I’m a longtime fan of Paul Simon, so I was looking forward to Alex Gibney’s documentary about him, “In Restless Dreams: The Music Of Paul Simon.” It originally was streaming only on MGM+, a service I don’t subscribe to, but since Amazon owns MGM, I happily discovered that it’s available on Prime Video, too.

Gibney is arguably America’s best and most prolific documentarian not named Ken Burns. Among the projects he’s been responsible for: “Going Clear” (Scientology); “Agents Of Chaos” (Russia’s attack on the 2016 election); “Totally Under Control” (the COVID pandemic); “Enron: The Smartest Guys In The Room”; and “Mr. Dynamite” (James Brown).

“In Restless Dreams” is full of archival film and photos, and reaches back to Simon’s early teen years, when he first started writing music and partnering with school friend Art Garfunkel. The doc examines the highs and lows of that partnership, from their huge popularity to their ultimate professional separation. There’s one moment that really stood out. Sometime in the 1970s, Simon was asked by an interviewer about the songs Garfunkel wrote. Simon interrupted to say, “What do you mean? There were none. He didn’t write any. They were all mine.”

In another section, he explains that when he was asked to do a concert in Central Park in 1982, his solo career was already going well, but he didn’t want to perform only songs from that era. Then he thought maybe he’d do the first part solo and ask Garfunkel to join him for the second half, and immediately realized that would mean Paul Simon was opening for Simon & Garfunkel, which sounded like a bad idea. So Paul invited Artie to do the whole thing with him and a crowd of half a millon people showed up to watch them.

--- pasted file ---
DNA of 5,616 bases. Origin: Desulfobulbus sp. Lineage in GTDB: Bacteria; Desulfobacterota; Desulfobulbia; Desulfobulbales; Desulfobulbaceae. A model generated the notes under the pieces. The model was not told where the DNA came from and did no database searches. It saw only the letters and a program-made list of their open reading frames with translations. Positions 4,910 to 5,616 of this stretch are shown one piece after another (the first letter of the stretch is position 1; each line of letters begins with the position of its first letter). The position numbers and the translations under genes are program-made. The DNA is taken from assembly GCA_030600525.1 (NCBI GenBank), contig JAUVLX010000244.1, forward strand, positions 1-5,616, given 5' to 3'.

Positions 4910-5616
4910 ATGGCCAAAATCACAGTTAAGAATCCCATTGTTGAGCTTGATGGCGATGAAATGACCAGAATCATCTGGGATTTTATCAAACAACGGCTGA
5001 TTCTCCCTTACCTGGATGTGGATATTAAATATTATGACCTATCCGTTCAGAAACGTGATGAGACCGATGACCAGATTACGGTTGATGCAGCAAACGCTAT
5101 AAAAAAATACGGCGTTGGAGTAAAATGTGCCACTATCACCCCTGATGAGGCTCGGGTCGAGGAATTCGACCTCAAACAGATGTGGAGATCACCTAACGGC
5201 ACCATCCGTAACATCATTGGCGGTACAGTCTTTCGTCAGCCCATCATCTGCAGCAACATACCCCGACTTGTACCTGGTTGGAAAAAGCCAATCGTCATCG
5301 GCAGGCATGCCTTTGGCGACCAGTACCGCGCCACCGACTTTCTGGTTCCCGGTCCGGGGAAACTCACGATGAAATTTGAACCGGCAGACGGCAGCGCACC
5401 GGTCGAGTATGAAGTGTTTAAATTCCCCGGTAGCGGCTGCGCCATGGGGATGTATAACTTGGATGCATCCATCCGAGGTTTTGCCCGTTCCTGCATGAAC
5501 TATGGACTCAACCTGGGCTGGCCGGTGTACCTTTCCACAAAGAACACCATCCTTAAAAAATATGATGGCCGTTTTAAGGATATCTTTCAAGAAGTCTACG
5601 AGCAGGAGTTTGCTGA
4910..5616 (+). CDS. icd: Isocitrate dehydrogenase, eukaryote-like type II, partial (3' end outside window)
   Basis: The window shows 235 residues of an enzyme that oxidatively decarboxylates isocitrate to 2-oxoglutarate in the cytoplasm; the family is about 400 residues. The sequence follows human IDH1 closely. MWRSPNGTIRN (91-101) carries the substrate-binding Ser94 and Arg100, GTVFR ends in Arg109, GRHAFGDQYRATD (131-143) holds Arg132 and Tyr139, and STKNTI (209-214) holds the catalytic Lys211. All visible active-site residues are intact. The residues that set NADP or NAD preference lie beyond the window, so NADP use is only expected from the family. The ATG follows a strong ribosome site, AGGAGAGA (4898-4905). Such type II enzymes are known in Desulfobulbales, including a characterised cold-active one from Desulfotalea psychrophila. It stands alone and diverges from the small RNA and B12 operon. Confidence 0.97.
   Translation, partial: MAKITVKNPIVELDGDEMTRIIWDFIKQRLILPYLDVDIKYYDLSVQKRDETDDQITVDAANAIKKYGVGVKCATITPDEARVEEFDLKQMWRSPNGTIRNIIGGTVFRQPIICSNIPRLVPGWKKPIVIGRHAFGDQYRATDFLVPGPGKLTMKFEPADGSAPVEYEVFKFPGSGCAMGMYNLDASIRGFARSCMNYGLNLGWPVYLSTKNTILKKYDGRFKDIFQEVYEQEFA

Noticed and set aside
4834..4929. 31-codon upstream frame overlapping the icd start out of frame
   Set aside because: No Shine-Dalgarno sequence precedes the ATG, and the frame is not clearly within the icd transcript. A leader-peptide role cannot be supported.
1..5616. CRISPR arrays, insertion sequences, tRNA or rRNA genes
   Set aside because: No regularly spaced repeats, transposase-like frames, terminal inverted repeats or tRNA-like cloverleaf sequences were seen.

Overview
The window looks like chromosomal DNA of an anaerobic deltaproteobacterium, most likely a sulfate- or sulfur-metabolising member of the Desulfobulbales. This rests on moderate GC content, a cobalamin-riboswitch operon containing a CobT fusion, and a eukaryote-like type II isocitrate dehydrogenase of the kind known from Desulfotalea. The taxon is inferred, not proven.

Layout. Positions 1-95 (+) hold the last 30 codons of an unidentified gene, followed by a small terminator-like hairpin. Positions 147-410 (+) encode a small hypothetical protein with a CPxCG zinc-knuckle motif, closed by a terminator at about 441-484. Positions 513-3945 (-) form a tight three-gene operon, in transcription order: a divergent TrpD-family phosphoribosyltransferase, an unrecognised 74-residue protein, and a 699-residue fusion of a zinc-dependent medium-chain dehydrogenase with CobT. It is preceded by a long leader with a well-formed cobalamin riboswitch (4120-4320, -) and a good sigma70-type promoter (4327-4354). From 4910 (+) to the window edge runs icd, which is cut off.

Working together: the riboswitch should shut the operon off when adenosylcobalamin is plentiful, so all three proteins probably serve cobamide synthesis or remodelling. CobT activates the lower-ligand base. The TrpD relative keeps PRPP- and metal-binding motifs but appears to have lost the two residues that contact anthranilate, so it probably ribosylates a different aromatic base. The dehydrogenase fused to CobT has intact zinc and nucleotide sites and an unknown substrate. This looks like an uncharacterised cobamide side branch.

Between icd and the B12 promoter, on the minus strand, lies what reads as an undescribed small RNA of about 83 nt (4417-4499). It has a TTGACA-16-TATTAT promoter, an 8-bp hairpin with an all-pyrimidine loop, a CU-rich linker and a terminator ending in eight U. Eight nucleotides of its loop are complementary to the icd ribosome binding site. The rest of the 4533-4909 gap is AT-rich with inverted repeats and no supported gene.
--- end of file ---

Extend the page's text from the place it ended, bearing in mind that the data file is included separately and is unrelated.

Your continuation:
There was a moment in that concert that shook Simon. He was performing a new song he’d never done in public, “The Late Great Johnny Ace.” In it, he references that singer (who died from a self-inflicted gunshot in 1954), as well as John Lennon and John F. Kennedy, both of whom were assassinated. Simon was about halfway through when a crazed fan ran onto the stage, shouting, “I have to talk to you, Paul, I have to talk to you!” He was dragged away by security guys and Simon finished the song, but was understandably rattled.

There’s also an extended portion about Simon’s many appearances on “Saturday Night Live,” thanks to his close friendship with Lorne Michaels, who is heard in voiceover commenting on several parts of Simon’s life. The highlight of the “SNL” section is Simon dueting with George Harrison. Seeing it again, I wished the two had done an album of duets, or gone on tour together, or did an hourlong TV show in which they sang each other’s songs together.

“In Restless Dreams” also goes in depth on the “Graceland” album, which Simon recorded with South African artists at a time when there was a boycott in place against that country because of its horrible apartheid policies. Nonetheless, Simon traveled there, discovered new sounds being created by local musicians which inspired much of the sound of the album. He also toured with several of them and invited South African exiles Miriam Makeba and Hugh Masekela to join him, which they did.

I particularly enjoyed hearing Simon discuss working with Mike Nichols on the soundtrack of “The Graduate,” which was a huge success, and later expressing his disappointment that the 1980 movie he wrote, scored, and starred in, “One Trick Pony,” was a box office bomb (I really liked it, and explained why in this review).

As wonderful as those highlights were, I had two problems with “In Restless Dreams.”

The first is it runs three and a half hours across two parts (or verses, as they’re called in the titles). While I remain a Simon fan and recognize he’s had a remarkable career full of great songs and stories, there’s only so much we need to know. The primary element that takes up more time than it deserves is watching Simon in his Texas studio developing his latest album, “Seven Psalms,” which consists of one downbeat song after another which all sound the same. Like the tunes, those sequences are slow and hard to get through.

Despite those issues, I enjoyed “In Restless Dreams: The Music Of Paul Simon” enough to give it 7.5 out of 10. Now streaming on Prime Video.